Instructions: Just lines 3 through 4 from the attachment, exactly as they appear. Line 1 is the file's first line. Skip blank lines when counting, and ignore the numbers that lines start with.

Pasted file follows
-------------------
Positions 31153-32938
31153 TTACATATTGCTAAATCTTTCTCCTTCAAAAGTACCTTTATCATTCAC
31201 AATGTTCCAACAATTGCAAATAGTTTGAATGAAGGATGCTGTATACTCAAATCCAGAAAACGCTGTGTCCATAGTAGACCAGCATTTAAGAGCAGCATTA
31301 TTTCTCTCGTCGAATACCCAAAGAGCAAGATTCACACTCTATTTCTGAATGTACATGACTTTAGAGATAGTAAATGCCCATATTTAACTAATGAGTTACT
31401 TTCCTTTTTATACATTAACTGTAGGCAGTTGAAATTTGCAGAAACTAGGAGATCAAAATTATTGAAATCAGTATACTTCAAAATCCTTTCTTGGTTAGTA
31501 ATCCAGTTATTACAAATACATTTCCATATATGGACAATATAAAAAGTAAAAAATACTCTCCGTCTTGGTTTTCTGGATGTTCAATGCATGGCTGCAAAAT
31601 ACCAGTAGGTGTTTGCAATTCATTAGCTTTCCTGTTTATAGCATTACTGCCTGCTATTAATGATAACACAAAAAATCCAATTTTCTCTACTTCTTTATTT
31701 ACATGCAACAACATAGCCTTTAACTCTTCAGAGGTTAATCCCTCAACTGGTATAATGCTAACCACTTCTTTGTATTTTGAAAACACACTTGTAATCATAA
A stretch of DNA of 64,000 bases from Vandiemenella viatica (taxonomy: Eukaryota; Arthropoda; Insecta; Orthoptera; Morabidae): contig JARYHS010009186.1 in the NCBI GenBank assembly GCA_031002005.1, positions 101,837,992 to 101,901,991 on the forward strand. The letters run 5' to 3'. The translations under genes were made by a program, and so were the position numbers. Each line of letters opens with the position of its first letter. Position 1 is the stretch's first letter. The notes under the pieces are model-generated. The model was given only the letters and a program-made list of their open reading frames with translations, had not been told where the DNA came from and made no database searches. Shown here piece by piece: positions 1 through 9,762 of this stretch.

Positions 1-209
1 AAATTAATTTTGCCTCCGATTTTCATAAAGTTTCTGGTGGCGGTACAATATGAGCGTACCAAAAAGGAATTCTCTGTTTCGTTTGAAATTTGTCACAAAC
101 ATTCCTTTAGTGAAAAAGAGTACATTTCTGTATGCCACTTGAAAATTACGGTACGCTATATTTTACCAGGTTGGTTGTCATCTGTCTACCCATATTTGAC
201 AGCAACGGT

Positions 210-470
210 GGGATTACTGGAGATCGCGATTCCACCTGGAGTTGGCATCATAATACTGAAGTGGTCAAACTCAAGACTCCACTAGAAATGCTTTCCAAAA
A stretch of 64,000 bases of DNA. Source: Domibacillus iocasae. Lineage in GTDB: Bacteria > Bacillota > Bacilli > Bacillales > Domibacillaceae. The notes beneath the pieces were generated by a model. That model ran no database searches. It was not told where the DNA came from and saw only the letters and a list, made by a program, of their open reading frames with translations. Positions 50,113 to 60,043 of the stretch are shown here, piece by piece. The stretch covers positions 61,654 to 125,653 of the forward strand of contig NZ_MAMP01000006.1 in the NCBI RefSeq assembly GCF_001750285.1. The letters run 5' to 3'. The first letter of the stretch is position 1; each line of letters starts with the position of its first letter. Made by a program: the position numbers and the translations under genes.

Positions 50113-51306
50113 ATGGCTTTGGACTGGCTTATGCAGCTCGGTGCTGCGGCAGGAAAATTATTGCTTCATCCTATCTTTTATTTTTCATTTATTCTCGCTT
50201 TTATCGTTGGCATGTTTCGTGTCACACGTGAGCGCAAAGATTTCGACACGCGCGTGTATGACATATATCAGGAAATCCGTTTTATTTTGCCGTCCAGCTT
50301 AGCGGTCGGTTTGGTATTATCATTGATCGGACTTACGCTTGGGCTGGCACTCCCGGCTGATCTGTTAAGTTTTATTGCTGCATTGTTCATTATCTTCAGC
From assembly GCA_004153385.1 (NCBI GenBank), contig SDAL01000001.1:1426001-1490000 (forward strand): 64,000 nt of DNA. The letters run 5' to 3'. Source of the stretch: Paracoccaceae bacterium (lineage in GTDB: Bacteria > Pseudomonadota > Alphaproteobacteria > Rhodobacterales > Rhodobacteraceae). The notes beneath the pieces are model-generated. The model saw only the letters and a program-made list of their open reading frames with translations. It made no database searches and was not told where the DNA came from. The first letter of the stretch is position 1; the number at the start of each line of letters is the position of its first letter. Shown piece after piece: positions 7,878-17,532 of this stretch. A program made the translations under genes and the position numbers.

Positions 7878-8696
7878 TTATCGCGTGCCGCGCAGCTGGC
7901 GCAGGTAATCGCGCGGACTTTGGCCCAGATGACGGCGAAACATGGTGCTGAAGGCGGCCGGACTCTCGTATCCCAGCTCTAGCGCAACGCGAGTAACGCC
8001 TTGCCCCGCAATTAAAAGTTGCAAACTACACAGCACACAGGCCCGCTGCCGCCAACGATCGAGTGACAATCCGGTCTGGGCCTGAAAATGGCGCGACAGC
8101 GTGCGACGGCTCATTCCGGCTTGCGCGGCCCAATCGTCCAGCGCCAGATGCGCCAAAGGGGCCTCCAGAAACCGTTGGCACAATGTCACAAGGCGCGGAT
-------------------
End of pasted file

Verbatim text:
31201 AATGTTCCAACAATTGCAAATAGTTTGAATGAAGGATGCTGTATACTCAAATCCAGAAAACGCTGTGTCCATAGTAGACCAGCATTTAAGAGCAGCATTA
31301 TTTCTCTCGTCGAATACCCAAAGAGCAAGATTCACACTCTATTTCTGAATGTACATGACTTTAGAGATAGTAAATGCCCATATTTAACTAATGAGTTACT